Most individuals begin their resolutions with impractical, grandiose ideas. They envision waking up at 5 a.m. everyday to exercise for three hours straight, or write a novel in less than a year…without actually doing so.

Everything transformative takes time. In order to create lasting change you must start with the basics, and build your way from there.

For example, I’ve been an avid yoga practitioner for nearly a decade. Yet in those first few years I never had my own at-home morning routine. I wanted one, but didn’t know where to begin.

For what purpose did I want a morning practice? To cultivate a calmer, more focused mindset alongside a strengthened metabolism. At the time, I was pretty active at yoga studios, where external stimuli forced me to concentrate. In order to establish that same discipline by my bedside without getting distracted, I first experimented with getting up early each day of each week.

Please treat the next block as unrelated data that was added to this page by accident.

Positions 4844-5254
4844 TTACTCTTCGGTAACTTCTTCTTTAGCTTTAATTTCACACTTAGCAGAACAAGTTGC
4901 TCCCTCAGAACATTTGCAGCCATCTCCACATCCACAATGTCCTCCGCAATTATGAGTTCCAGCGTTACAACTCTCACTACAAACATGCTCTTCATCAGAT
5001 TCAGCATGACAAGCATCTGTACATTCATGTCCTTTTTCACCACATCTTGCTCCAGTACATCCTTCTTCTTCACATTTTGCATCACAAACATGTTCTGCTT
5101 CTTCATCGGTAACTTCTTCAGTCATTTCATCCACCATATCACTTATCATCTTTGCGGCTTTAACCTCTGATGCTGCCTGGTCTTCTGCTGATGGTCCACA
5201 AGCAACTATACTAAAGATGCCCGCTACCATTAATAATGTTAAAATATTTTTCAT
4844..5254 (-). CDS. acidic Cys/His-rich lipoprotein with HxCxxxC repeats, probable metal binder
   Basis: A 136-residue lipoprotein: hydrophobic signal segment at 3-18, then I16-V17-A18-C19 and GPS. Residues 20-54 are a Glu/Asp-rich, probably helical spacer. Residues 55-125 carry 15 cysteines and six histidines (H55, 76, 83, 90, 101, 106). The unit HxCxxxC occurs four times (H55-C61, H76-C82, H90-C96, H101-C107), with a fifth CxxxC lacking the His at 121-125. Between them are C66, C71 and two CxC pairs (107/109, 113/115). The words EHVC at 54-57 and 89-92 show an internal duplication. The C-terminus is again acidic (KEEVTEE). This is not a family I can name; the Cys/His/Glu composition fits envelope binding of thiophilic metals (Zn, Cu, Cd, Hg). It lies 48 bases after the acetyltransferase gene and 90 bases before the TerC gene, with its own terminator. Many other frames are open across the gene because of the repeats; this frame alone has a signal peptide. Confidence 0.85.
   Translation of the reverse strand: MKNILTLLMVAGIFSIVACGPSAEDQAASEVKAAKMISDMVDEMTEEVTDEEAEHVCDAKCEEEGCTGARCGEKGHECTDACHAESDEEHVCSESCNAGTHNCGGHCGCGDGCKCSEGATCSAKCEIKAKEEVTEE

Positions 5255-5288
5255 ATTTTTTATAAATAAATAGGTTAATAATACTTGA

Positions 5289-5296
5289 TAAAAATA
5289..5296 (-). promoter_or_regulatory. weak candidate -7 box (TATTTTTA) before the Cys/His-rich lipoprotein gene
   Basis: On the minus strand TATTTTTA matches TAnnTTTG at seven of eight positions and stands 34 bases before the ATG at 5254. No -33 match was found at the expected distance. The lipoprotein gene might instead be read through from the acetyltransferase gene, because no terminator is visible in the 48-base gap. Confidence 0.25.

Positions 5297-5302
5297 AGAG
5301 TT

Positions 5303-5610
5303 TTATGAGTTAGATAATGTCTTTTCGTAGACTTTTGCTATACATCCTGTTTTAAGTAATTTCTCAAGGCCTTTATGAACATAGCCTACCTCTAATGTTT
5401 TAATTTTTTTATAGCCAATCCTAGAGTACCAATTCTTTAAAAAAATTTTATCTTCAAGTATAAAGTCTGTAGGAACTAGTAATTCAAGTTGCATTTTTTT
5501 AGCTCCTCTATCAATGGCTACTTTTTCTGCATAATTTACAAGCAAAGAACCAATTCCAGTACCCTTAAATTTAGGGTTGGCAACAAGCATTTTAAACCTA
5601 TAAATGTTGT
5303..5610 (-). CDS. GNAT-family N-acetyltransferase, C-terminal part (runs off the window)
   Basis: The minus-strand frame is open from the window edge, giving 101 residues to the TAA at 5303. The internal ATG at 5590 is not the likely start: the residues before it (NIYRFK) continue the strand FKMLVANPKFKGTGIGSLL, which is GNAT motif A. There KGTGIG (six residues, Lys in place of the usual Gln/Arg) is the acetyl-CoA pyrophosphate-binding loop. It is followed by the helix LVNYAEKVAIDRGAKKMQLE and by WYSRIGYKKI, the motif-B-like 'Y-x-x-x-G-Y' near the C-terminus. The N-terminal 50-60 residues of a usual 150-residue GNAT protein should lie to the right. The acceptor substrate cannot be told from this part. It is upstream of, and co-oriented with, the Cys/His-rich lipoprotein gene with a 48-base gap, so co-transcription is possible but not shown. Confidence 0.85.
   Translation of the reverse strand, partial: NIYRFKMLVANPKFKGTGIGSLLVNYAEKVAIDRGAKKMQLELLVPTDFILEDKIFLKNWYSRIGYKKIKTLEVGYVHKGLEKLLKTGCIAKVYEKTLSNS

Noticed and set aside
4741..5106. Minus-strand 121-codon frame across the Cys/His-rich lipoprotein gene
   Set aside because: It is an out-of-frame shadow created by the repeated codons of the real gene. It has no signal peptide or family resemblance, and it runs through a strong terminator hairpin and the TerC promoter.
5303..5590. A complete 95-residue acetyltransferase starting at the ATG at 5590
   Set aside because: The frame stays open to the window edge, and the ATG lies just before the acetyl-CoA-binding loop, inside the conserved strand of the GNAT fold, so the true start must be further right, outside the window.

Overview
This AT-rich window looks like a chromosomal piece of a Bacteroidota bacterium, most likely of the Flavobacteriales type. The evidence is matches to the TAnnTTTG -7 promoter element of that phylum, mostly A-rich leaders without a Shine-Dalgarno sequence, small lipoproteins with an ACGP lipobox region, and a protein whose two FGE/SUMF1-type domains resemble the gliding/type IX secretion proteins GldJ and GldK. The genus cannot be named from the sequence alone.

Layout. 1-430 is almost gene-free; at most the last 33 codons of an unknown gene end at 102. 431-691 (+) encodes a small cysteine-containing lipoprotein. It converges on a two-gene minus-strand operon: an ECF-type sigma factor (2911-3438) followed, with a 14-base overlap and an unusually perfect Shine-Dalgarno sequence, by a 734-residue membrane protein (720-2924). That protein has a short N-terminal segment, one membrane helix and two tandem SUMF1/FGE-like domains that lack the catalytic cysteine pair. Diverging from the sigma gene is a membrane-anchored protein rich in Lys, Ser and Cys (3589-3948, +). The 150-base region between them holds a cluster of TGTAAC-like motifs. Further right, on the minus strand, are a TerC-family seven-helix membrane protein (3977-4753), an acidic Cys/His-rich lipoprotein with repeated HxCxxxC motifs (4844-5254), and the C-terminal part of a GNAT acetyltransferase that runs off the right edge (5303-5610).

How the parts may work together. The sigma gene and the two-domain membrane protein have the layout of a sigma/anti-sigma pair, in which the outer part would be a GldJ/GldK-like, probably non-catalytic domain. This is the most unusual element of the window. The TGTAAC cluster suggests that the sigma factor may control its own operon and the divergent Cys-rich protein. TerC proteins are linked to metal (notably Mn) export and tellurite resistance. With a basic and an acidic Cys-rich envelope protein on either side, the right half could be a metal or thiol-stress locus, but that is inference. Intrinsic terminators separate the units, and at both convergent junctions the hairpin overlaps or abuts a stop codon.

Once I had that part down, I began waking up and practicing for a few minutes two to three days out of the week. After two months or so, I increased the number of mornings I practiced to five, with at least 30 minutes of yoga at a time. When the four-month mark hit, I pretty much was practicing yoga every single morning for an hour straight, and have done so ever since.

This approach can be applied to anything else.

Desiring to eat healthier? Begin by making minor adjustments to your food intake. Replace butter in your dishes with olive oil. Swap out pasta for brown rice. Eat one more piece of fresh fruit; add another raw vegetable to your meal.

Seeking to write a book? Play around with ideas and put thought to paper. Once you’ve established what you want to write about, begin. Start by writing a couple paragraphs each day without worrying how everything sounds (you can always go back to edit later). From there, increase your word count. Write an extra paragraph. Repeat.

Overtime, the ratio of unwholesome to wholesome food will shift, so long as you practice consistently. Or, you may find that you can’t properly start your day without first writing for a couple hours, working closer and closer towards a complete novel.

Baby steps at the beginning will formulate to discipline and engrained habit in the long run.

3. If You Stumble, Press Onward